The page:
Thursday, September 12, 2019

Children and morality. . .

Better late than ever, so to speak, some politicians have jumped on the idea that having a child is an immoral choice for a world of scarcity, poverty, and climate change.  Yet the reality is that just as some are coming to terms with this, the circumstances have changed and the planet is less in danger of too many people than too few.  This is particularly true when it comes to what drives the economy and those who produce what we need.

Some are beginning to suggest that we have, in the developed world at least, entered the “fertility trap” in which the lifespans of our people extend while the number of children born decreases, thus leaving us with a shortage of those responsible for the economy’s primary production and consumption.  It has often been said that social support networks did well when they were introduced because there were so many paying into the plans for every one receiving a check.  In most developed nations, that is no longer the case.  Those workers who are earning and paying into the social service networks across Europe and even in the US are declining in comparison to those receiving benefits -- due at least in part to the fact that the retired tend to live a fourth to a third of their lives after retiring!  But the real issue here is the decline in the birth rate.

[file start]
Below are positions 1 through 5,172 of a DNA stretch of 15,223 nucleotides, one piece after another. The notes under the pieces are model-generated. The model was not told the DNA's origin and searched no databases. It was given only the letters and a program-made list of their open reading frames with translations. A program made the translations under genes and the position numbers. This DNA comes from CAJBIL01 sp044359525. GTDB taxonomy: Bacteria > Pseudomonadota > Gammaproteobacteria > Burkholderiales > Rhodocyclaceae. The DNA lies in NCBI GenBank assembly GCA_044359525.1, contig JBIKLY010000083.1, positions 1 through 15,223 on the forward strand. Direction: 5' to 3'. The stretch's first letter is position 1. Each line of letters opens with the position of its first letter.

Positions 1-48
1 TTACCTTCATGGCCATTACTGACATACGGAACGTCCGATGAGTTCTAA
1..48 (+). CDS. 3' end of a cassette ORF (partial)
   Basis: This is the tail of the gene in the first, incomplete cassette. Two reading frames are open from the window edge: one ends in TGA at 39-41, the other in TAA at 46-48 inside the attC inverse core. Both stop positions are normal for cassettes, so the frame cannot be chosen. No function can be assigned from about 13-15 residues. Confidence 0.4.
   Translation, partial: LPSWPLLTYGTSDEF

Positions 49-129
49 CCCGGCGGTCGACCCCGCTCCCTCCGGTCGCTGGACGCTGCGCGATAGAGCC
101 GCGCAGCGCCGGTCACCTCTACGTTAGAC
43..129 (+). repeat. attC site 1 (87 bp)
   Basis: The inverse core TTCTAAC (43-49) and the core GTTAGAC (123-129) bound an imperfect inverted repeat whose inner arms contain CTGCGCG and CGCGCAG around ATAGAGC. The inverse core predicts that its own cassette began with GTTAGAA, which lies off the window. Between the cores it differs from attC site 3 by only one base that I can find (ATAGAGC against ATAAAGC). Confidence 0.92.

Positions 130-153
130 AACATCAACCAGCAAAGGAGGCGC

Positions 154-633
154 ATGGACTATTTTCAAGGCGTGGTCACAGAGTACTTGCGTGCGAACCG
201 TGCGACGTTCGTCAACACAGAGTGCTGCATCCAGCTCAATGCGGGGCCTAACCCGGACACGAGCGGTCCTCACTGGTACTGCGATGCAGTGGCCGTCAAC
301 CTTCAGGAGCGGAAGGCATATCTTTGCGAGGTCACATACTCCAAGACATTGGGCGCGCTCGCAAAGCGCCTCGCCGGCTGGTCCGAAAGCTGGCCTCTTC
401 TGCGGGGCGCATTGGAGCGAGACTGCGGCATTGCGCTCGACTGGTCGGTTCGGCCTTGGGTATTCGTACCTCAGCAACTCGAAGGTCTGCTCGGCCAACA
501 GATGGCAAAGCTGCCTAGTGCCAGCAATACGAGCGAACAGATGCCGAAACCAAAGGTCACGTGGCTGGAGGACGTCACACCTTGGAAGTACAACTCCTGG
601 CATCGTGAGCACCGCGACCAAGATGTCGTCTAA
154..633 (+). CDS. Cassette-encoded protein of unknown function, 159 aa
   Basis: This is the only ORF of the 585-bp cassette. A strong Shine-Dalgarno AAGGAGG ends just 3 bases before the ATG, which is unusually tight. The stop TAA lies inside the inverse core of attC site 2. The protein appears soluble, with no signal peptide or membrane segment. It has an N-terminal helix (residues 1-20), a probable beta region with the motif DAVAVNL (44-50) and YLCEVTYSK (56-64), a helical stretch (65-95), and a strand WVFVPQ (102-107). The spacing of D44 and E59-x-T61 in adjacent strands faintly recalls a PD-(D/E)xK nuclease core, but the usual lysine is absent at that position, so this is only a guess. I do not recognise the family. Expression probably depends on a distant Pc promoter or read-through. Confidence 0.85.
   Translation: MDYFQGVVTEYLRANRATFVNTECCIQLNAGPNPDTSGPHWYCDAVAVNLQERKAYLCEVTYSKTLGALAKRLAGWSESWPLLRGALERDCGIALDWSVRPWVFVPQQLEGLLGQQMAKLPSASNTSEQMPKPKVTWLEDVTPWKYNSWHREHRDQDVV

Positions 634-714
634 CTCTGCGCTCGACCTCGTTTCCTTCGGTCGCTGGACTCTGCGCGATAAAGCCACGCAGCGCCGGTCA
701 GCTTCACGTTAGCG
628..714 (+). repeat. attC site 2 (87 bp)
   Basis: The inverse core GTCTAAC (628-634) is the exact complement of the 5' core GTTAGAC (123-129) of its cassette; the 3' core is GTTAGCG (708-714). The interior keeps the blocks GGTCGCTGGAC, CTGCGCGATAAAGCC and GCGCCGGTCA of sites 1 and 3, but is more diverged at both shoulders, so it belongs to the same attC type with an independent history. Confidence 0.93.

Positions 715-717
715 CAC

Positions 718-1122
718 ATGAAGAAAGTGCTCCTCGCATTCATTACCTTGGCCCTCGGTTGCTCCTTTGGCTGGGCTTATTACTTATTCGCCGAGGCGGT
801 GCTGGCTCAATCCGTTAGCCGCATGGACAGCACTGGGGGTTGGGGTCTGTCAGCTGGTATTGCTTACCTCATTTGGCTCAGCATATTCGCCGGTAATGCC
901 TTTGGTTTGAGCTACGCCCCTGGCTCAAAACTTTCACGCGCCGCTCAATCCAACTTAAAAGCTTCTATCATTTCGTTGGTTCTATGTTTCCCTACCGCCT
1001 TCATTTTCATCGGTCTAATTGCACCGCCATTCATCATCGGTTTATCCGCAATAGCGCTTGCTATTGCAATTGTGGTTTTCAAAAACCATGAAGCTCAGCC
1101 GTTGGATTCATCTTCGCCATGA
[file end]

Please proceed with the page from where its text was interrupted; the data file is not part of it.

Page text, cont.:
China has had a rigorous policy of enforced birth control and what government has not legislated, culture has produced for Japan, Korea, and Scandinavia.  While there have been some programs to encourage the birth of children, they have had only marginal success.  In many developed nations and even among those known for producing a giant share of the world's goods, the birth rate is too low to sustain the status quo.  The US enjoys a higher fertility rate than most developed nations due to the higher birth rate among migrants. In this, the US has a rather unique ability to absorb immigrants which most nations do not enjoy and, indeed, do not want.  Some nations such as Japan have a virtual prohibition upon immigration.  Despite the rhetoric, the US continues not only to welcome but to assimilate immigrants more successfully and seamlessly than about any other nation in the world.

All of this is well and good.  Statistics are important indicators of the problems before us.  But the great impediment to children is the fact that children and the family no longer enjoy a privileged place in society and culture.  The bigger issue here is that values have changed and the family, with two parents and their children, has dropped in priority both in the minds of young people before they reach adulthood and in the minds of adults (of nearly every age).  It is not uncommon for people to roll their eyes when they see a large family of three or more children.  What was once considered a normal or even small family is not met with judgment even from grandparents and extended family.  A child may be tolerated but more than one child is often seen as excess.  The media and propaganda have done their jobs well and the ideal of a small family or no children at all has permeated the modern mind -- and even the mind of Christians!